Her tear-filled eyes wide, Abe’s mother pulled her teacher aside after adult English class one day in late August. Her teenage son, a high school senior, was failing chemistry at school and hiding in his room at home. Could the English instructor find a tutor for him? The instructor jumped into action, reaching out to several potential tutors before she found a very bright university student with a keen grasp of chemistry. They began meeting regularly, and Abe’s grades soon rose.
He walked into the large room with no expression on his face. After a full day of kindergarten in a new classroom, in a new school, in a new country, he had nothing left to give. If anything, there was a bit of fear in his eyes. Three other children—two first graders and a second grader—entered with him.
An American lady approached him. Was she another teacher? She told him something in English, but he didn’t understand even the first word.
Afternoons in southern Iraq are hot. Working in his university’s research gardens, Safaa Alshuwaili was sweating when he noticed an interesting ant and followed it back to its hive. That ant belonged to the first of five ant species he found, classified, and named while studying there. In 2010, Safaa graduated with his master’s degree in environmental science.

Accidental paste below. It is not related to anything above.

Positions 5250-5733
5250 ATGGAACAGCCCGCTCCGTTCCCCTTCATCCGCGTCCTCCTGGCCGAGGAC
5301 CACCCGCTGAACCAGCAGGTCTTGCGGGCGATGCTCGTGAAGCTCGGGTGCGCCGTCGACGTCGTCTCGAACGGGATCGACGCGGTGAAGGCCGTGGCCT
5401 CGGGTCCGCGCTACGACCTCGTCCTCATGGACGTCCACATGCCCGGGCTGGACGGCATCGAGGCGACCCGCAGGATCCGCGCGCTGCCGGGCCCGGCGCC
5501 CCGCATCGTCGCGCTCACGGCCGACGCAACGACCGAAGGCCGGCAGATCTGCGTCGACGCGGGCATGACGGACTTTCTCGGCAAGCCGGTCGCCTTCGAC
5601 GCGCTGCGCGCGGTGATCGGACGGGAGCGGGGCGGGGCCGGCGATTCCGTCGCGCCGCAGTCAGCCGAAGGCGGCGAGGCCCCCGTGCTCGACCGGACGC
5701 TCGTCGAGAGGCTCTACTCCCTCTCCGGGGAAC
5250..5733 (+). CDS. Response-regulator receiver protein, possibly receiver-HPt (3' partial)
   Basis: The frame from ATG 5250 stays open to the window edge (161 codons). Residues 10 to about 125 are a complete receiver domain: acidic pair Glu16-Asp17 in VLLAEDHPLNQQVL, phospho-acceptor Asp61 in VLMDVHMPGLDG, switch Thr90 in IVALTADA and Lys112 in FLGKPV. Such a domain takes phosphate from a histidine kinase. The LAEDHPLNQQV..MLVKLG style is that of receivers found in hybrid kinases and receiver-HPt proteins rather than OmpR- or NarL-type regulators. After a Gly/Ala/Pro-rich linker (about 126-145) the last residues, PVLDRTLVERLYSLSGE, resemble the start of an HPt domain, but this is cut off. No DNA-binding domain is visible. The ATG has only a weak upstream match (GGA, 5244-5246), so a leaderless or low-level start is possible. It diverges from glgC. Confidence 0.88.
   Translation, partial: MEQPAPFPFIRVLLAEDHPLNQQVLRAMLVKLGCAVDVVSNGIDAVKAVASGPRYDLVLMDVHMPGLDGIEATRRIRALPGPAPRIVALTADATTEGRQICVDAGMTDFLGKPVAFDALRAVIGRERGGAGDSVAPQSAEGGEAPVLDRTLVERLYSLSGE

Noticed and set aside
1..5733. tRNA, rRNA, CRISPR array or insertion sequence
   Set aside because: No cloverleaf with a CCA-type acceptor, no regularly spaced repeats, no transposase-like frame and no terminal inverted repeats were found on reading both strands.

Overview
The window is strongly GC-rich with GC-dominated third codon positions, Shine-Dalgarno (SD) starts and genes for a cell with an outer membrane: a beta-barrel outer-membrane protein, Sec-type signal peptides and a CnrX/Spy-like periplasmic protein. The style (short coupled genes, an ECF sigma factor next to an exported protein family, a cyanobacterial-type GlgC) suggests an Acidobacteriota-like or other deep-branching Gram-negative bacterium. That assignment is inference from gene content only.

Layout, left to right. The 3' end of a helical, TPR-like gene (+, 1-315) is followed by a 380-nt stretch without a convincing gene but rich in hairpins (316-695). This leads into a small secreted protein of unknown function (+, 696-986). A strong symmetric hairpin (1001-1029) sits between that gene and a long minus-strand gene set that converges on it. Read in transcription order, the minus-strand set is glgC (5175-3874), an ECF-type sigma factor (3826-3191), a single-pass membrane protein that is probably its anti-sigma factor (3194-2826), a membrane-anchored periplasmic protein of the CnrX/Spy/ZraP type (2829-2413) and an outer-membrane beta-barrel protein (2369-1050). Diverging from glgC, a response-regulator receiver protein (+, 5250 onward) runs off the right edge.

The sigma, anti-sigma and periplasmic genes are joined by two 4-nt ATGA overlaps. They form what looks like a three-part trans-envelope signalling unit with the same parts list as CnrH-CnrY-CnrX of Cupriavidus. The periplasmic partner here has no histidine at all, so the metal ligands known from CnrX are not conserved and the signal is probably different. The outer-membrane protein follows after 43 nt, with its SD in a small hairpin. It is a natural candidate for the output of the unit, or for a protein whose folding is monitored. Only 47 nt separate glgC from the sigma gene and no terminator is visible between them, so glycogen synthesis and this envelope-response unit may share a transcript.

He took a position at another university, where he taught insect taxonomy and classification for seven years. Then he received a scholarship to continue his studies in the United States. Safaa left his parents and five siblings in Iraq, landing in Cincinnati, Ohio, at Christmas time in 2013. He spoke almost no English.
Esther’s kids walked six blocks to and from school every day. It was less than a mile each way. As a child back in Africa, Esther and her siblings had walked much further without giving it a second thought. There were homes along the way, so Esther never imagined her kids were unsafe.
Remember the excitement of the first day of school? Remember how proudly you shouldered your new backpack and marched into school?
International children now have the same feeling after they visit the Knox County Schools Welcome Center, where new families enroll their children in school throughout the year. Every child receives a well-stocked backpack, readying them for that first day in their new schools.
Read the stories of Knoxville's local internationals and the volunteers who have impacted their lives. Get a first-hand view of what it's like to move here and/or to serve those who've moved here from other countries. Discover how KIN has impacted life and culture in metro Knoxville.